I firmly believe that most people are either, pretty much O.K. with the way most things are, or so apathetic to the possibility of change that they don't care.
Of this great majority, there is no reason to stand up and demand that things stay pretty much the same. Who would bother getting out of the house to vote for someone who doesn't think there's much to do.
The press is quick to seek out the exciting story, the political outsider that says something that sounds radical, but almost makes sense if you haven't thought it through. These radicals are the basis for our political system as it now stands. A candidate that says, "Let's try to carefully maintain what we already have," just doesn't make for a lead story.
There are political groups that regularly get press for saying poorly thought out ideas. Green Party candidates have a long list of decent ideas ignored after being quoted as saying something similar to, "everyone should be required to ride a bicycle to work." Besides the impracticality of this on an "everyone" scale, and the implications it would carry for public transportation, and those who don't know how to ride a bicycle - or physically can't ... This is the only idea that gets press. The one that is likely to alienate most of the voting public.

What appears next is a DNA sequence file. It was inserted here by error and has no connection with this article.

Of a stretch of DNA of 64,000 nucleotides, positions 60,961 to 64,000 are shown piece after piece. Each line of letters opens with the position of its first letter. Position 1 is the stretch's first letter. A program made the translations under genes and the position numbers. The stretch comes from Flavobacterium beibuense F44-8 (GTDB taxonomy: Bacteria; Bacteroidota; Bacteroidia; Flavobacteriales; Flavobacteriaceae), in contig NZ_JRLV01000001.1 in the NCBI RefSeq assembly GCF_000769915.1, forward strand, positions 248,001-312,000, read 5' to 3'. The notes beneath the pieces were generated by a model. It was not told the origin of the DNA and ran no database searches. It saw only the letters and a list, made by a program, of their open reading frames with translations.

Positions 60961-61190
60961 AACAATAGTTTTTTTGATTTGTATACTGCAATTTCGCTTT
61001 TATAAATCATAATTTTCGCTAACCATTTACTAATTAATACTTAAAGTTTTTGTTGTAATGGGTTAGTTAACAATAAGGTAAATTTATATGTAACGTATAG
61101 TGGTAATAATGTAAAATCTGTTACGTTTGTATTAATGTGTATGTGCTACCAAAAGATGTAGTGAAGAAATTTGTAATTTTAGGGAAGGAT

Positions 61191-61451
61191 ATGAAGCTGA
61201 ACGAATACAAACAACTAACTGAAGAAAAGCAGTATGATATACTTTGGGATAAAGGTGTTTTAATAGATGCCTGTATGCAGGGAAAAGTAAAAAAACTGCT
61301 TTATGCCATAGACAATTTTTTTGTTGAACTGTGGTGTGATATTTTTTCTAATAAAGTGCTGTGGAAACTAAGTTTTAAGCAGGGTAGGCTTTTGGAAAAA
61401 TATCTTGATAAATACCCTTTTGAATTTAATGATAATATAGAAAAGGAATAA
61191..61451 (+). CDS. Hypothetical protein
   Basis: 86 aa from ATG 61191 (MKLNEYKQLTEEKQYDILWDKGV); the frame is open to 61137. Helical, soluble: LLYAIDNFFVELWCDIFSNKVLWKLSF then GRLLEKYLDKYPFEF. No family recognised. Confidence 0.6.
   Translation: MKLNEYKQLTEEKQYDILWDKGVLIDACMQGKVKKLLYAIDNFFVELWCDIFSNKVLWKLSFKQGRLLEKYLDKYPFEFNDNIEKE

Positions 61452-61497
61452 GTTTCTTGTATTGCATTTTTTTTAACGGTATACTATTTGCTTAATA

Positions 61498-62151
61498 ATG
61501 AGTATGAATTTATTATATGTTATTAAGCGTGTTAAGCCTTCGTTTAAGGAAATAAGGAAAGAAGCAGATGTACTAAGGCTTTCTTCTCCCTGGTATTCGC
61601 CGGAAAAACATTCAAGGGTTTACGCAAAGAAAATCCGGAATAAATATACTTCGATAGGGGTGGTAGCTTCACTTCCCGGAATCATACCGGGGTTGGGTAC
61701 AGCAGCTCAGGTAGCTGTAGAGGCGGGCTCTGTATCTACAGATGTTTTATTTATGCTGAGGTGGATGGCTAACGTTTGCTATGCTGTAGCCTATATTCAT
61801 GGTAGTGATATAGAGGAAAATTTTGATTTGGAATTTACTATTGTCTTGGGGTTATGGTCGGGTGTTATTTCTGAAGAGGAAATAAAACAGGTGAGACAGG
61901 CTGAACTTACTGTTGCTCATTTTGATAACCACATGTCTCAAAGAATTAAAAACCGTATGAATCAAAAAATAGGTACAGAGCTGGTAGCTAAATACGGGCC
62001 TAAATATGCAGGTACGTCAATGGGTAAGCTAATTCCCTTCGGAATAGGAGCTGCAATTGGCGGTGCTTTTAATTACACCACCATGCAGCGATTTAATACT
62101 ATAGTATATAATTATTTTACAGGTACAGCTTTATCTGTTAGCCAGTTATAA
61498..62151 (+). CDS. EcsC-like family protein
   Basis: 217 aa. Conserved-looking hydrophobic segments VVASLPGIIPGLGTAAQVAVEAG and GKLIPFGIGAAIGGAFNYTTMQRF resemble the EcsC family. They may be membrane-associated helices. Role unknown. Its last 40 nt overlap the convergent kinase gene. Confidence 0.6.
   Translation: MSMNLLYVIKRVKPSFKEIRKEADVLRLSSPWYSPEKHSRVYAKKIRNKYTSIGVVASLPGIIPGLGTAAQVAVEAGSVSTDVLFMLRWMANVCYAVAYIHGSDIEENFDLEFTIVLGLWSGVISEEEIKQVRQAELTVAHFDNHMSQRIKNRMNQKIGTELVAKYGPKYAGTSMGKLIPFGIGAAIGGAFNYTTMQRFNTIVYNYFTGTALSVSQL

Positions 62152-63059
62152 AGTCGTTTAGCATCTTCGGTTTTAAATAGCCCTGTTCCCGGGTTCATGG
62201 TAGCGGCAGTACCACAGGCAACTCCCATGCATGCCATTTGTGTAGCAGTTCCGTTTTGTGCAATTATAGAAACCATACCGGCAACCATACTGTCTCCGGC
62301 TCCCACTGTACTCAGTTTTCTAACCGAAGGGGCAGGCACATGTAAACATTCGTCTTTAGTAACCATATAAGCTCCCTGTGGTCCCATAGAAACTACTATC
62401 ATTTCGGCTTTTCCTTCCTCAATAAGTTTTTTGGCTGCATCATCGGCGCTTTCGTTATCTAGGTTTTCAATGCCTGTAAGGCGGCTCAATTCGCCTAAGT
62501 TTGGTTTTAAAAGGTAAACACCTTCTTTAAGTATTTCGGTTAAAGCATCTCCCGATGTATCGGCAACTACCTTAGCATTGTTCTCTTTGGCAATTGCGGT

So we are left with picking politicians based on issues. In my view, most important issues, have very few points of debate. It is usually a case where the desired end-point is well agreed, but the road to get there is hotly debated. This is like the primary rifts between Liberals and Conservatives. In any case, when the desired end-point is the same, it's really hard for anybody to really care what the differences are. That's when the road becomes an attack point by the other side. Why does the road become an attack point? See "The Press" above.
The side affect of attacking the road is that the issue becomes side-lined for the debate about how one road is inherently evil, while the other is inherently good. Those that follow these debates closely, and the only ones who would bother commenting, are the same ones who believe that the issue "is" the road, and not the end-point. These people, by majority, are radicals.
What remains are the issues that are deeply entrenched, and unlikely to be solved by any single election or candidate. Abortion, Death Penalty, and War Ending. All are good for quick headlines, but all of these types of issues are the ones that a great deal of people have strong opinions about. In most of these cases, both sides are right about all of the issues that they talk about.
So, we are left with a system where only the radicals get heard, and only the skillful candidates that can express enthusiasm and empathy about nothing in particular are the most likely to be elected. How sad is that?
Win an election based on personality alone... a pretty radical idea, if you think about it. When that sort of person gets into office, the only voices they hear are the radical think tanks.
The majority will not be heard, because the Majority does not think things need to be radically changed, and so few think it's important to speak out in support of what they already have. The majority loses again.